A former Research Scientist at the Savannah Agricultural Research Institute (SARI) of the Council for Scientific and Industrial Research (CSIR), Professor Roger Kanton, has urged Ghanaian farmers to take industrial action to advocate for reforms in the agricultural sector.
He believes that a proactive approach will compel the government to address the pressing challenges confronting the agricultural sector.
Prof. Kanton made the call during ‘The Swedru Conversations,’ themed ‘Feeding Ourselves as a Nation.’
The event is an annual thought leadership program organized by the Alumni Association of the Swedru Senior High School, which took place on Monday, February 12, 2024, at the Alisa Hotel in Accra.
Prof. Kanton encouraged farmers to consider protests as a means of drawing attention to their concerns.
He said European farmers have effectively used such a strategy to influence government policies.
Prof. Kanton emphasized the importance of farmers demanding tax exemptions on agricultural inputs, warehouses, and fertilizers.
“We need the removal of taxes on agricultural equipment. We also think that currently, we have a lot of taxes on virtually everything. If some taxes on agriculture can be waived off, it will help so that agricultural equipment can come in without being taxed, particularly fertilizers. If fertilizers are not taxed, you don’t have to put on subsidies so that we can all access them.”
“Every country in the EU is on demonstrations. I like the French farmers. When I was in school in the UK, they brought down two governments. If you don’t go their way, they throw you out. Like the Labour Unions in the UK, if you joke, they vote you out. If farmers come together and tell the minister or the president that we need this support, won’t they support it? Farmers vote, so farmers’ voices should be heard and when you put them in a cooperative along with a value chain they will work and make an impact. Farmers in all the EU countries have used tractors to block Parliament and blocked roads to the Prime Minister’s house, and it is working for them. We can also block Jubilee House, we just come with tractors and block from that side, so that nobody can move. They will listen to us. It’s not a fight, we are demanding what is ours.”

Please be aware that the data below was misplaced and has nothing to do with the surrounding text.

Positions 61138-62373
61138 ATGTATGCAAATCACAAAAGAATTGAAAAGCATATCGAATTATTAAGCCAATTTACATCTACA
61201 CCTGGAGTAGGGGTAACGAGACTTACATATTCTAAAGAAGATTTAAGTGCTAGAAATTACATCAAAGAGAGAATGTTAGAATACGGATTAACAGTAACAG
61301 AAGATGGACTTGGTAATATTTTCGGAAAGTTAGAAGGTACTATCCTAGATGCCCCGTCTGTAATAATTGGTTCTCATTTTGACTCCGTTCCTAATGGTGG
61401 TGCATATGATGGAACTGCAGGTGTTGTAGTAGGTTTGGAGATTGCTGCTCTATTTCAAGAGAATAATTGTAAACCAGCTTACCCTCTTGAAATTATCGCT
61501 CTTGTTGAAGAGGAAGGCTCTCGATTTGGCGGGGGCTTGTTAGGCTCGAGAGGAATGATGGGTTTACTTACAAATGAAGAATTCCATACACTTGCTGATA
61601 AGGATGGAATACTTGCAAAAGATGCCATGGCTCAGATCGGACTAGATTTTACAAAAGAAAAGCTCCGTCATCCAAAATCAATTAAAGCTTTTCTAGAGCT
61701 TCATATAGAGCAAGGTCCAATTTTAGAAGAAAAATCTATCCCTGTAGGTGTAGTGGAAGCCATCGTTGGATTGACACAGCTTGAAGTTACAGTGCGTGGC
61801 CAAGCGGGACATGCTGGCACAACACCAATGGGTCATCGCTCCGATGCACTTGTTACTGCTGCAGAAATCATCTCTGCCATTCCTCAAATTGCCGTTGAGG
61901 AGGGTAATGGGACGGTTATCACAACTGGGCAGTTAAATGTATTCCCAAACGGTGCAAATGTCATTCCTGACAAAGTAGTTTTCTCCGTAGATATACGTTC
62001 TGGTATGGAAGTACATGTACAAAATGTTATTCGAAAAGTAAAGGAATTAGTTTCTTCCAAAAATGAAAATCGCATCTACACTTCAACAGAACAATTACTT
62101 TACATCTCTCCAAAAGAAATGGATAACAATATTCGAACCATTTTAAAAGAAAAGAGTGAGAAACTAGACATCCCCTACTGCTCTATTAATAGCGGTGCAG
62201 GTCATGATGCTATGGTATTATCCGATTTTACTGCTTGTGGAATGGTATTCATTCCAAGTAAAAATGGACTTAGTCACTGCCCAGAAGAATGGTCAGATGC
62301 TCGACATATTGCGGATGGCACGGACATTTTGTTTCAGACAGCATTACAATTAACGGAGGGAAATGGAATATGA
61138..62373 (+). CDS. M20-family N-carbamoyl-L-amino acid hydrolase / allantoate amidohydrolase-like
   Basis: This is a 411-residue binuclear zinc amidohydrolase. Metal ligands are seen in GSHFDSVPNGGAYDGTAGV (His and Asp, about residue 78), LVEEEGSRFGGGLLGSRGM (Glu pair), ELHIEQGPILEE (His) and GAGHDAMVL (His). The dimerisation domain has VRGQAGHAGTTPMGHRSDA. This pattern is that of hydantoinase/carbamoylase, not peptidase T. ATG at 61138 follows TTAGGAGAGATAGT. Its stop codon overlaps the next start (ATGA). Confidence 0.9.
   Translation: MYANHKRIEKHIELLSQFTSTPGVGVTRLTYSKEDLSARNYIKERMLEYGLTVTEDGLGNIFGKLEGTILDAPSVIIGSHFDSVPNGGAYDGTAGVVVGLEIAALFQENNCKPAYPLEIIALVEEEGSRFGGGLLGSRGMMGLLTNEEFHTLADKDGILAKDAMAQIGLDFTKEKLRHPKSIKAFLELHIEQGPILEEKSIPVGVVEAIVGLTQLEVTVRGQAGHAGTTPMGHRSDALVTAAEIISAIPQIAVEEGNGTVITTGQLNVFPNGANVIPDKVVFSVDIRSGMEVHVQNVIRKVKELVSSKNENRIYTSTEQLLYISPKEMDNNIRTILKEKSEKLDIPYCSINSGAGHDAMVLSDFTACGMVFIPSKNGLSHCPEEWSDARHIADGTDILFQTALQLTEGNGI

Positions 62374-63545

Observing Ghana’s inability to achieve self-sufficiency despite its agricultural potential, Prof. Kanton described the situation as a ‘failure’ and called for a shift towards positive defiance rather than lawlessness.
He expressed concerns over the substantial amounts spent on importing essential commodities such as rice, onions, tomatoes, maize, and other produce.
“After all these years, Ghana cannot boast of self-sufficiency, food, and nutrition security. Ghanaian farmers have comparative skills to produce rice, maize, soybeans, livestock, and poultry products so that we can be self-sufficient devoid of any outside imports. African governments have challenges, and including Ghana, we have paid lip services to support our hard-working farmers to produce everything we need. The policy on chemicals or fertilizers has failed woefully. Not lawlessness, but positive defiance,” he pointed out.
Prof. Kanton also highlighted Ghana’s status as the 90th importer of maize, stressing the need for strategic interventions to enhance domestic production.
He lamented the lack of a robust horticultural program, which has resulted in significant expenditures on imported tomatoes and onions.
“The total rice we consumed in Ghana in 2023 stands at one million, five hundred thousand metric tonnes. Annually we have been picking this from outside and approximately about 50% of them are being met locally. This means the other 50% will have to be imported, which means we have a problem. About 60% of rice consumed in Ghana is imported. That is a huge amount. This significantly increases Ghana’s vulnerability as a result of food security issues are concerned.”
Prof. Kanton called for concerted efforts to revitalize Ghana’s agricultural sector, emphasizing the importance of self-sufficiency and reduced reliance on imports.
“Ghana is the 90th importer of maize, which is not acceptable, and not very good. Tomato is another issue, we don’t even have a serious horticultural program in this country. Four hundred million dollars were used to import tomatoes, not even the paste. Which is also another ball game altogether. In 2021, we imported millions of onions. These are unacceptable figures. Why should China, Niger, and the Netherlands be exporting onions to us when we should be exporting to them?” he lamented.
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